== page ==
Radio Access Networks: What You Need To Know

In a time when the consumer expects nothing short of unlimited capacity and uninterrupted service, the telecommunications industry has scrambled to fulfill these expectations.  In order to satisfy these high expectations however, the radio access network requires a backhaul system able to transport an ever-increasing stream of data.  In order to provide this integral backhaul system, operators have turned to microwave radios as the method of choice.  Strengthened by the release new microwave radios with large capacity capabilities and as microwave radios can be deployed faster and at a lower cost than other alternatives, microwave is becoming the backhaul method of choice for telecommunications providers.  Until now however, the technology has been hindered by the perceived problem of aesthetics; a problem that is only shrinking by the day.

The problem is particularly relevant in urban areas where there is limited space for the increased number of antenna sites needed in order to improve the service expected from subscribers.  In order to contend with this space issue it is of increasing importance that the antennas be as small as possible while maintaining the same abilities of a much larger microwave antenna. There are now currently antennas on the market which are half the size of the antennas of the past, while still providing the necessary Carrier to Noise ratio needed to achieve the target availability requirements of the link.  While the smaller antenna work just as well as the larger antenna of the past, the smaller size of the current antenna diminish the aesthetic problem while saving more than $2,000 dollars a year in tower lease costs.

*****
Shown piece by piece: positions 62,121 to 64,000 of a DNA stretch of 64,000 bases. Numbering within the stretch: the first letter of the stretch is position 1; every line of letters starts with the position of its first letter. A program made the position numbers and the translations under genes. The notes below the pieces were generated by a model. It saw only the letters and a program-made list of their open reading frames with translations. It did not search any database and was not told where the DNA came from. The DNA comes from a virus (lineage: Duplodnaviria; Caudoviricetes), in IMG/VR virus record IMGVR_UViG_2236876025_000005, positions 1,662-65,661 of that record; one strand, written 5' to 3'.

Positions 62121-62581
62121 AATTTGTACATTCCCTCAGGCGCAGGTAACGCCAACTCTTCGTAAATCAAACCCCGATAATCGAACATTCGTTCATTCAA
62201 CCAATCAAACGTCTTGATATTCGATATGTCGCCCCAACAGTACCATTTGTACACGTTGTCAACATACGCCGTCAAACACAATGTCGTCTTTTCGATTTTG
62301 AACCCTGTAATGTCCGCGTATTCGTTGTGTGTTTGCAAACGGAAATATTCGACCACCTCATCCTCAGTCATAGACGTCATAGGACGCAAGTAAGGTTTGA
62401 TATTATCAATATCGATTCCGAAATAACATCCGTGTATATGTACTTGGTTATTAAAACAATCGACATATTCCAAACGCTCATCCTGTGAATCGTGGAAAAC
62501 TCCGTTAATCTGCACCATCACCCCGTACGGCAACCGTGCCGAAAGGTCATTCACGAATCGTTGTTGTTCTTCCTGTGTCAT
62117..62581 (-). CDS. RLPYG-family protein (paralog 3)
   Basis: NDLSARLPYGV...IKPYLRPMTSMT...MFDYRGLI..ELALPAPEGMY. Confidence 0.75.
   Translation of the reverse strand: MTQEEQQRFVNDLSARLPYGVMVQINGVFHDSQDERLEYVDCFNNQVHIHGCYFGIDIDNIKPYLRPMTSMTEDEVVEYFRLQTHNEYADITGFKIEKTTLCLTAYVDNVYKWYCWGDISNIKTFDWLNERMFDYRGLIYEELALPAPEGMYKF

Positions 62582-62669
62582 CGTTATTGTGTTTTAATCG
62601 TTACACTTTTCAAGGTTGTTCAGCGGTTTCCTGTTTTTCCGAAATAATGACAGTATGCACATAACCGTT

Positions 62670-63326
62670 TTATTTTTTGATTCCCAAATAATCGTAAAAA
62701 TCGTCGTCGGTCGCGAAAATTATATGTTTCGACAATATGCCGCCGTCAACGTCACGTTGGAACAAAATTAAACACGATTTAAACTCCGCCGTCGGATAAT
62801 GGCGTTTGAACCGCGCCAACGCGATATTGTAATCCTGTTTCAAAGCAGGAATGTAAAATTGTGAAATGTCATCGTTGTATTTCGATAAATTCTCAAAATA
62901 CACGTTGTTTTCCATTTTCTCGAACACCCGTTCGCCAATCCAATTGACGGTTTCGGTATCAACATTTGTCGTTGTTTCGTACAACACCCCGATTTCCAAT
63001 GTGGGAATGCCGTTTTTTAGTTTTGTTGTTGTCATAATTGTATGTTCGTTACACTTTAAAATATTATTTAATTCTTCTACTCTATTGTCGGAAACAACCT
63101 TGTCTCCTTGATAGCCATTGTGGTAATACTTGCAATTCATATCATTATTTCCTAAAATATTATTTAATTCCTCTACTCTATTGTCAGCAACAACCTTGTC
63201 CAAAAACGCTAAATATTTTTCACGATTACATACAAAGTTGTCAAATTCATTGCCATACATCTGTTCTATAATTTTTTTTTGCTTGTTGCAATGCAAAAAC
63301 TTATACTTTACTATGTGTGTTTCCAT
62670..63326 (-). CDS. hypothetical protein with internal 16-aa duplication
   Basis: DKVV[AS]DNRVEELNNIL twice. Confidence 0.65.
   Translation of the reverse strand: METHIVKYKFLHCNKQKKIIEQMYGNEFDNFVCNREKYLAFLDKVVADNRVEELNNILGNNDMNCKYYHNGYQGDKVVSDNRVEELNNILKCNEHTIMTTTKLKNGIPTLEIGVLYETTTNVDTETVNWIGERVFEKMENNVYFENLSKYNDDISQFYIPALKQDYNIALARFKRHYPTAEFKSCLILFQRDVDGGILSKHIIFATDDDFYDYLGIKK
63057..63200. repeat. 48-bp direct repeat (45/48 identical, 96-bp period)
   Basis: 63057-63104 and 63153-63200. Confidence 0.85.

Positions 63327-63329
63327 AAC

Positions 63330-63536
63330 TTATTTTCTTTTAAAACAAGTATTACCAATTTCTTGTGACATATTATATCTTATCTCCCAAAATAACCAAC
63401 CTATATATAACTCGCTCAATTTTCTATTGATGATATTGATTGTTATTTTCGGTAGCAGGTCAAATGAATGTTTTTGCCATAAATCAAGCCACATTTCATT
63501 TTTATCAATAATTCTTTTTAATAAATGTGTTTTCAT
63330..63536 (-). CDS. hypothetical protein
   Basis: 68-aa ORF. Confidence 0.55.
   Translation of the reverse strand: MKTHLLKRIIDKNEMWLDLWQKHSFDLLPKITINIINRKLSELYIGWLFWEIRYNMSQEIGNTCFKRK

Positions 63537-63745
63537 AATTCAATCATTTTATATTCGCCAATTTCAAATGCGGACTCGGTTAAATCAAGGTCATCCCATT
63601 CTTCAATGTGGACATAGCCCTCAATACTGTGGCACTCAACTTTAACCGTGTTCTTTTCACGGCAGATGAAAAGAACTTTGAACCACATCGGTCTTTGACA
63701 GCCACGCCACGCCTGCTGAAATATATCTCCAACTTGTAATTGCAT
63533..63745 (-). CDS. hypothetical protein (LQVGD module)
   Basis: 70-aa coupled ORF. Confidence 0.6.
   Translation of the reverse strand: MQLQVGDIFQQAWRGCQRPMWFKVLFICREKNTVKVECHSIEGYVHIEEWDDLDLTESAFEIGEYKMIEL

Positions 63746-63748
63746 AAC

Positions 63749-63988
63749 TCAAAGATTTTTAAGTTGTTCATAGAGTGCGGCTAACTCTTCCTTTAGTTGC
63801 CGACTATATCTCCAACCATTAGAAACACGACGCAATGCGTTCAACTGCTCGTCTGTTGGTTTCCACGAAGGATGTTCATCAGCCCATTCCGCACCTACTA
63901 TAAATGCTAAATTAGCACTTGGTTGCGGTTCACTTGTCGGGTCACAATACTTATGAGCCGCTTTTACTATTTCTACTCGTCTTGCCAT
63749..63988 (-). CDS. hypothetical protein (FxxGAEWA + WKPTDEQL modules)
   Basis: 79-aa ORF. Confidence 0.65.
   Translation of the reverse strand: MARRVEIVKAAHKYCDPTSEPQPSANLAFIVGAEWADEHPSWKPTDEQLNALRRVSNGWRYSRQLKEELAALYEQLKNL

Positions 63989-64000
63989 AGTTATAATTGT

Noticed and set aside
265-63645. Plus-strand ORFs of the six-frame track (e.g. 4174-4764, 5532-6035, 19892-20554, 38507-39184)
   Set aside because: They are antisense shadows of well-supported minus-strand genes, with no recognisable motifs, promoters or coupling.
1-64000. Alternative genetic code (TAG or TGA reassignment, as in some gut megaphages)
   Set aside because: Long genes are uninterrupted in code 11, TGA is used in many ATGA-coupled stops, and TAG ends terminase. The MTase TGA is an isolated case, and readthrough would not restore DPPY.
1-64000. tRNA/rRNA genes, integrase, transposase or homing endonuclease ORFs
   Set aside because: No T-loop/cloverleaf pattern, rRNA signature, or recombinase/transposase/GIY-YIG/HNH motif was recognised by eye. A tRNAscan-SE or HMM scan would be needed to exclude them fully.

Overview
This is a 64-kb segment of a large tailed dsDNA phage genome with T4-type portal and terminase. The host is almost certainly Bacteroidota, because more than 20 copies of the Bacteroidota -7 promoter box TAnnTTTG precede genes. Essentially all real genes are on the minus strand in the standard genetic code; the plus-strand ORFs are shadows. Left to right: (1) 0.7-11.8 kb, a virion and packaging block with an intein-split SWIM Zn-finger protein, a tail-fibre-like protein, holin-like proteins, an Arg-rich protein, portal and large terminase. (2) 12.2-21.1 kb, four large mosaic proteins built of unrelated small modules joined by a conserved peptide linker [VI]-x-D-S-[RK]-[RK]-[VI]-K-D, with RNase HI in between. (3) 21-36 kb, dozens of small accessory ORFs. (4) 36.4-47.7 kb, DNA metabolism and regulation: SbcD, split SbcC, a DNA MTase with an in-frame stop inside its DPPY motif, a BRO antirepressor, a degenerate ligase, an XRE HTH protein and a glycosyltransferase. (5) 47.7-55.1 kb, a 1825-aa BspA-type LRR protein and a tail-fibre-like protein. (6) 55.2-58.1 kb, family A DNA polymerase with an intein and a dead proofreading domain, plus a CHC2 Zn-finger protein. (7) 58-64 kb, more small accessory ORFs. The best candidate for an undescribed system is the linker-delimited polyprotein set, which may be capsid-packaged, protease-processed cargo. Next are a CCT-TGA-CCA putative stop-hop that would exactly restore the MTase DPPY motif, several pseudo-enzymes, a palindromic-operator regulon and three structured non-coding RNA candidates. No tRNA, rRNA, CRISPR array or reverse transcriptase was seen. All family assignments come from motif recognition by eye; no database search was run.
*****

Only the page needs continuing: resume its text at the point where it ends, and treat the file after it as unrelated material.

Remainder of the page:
In addition to smaller microwave antennas, the use of millimeter wave backhaul in small cell environments is also being explored by regulators.  Millimeter wave backhaul systems enable the use of large channel bandwidths such as 250 MHz, 500 MHz and even 1250 MHz; the link capacity of which can be significantly higher than lower microwave frequencies.  Such products are already on the market and are being developed and released into even smaller diameters, which further negate the apparent aesthetic problem.  With more and more of these bands needed at street level, the need for smaller and smaller antenna is only growing and antenna manufacturers are continuing to  provide the technology necessary to provide the best possible coverage while diminishing the aesthetic costs of providing complete and uninterrupted service. Siecaltodoven .

2013-06-12T00:37:18-06:00 June 12th, 2013|Wireless Services | Americom|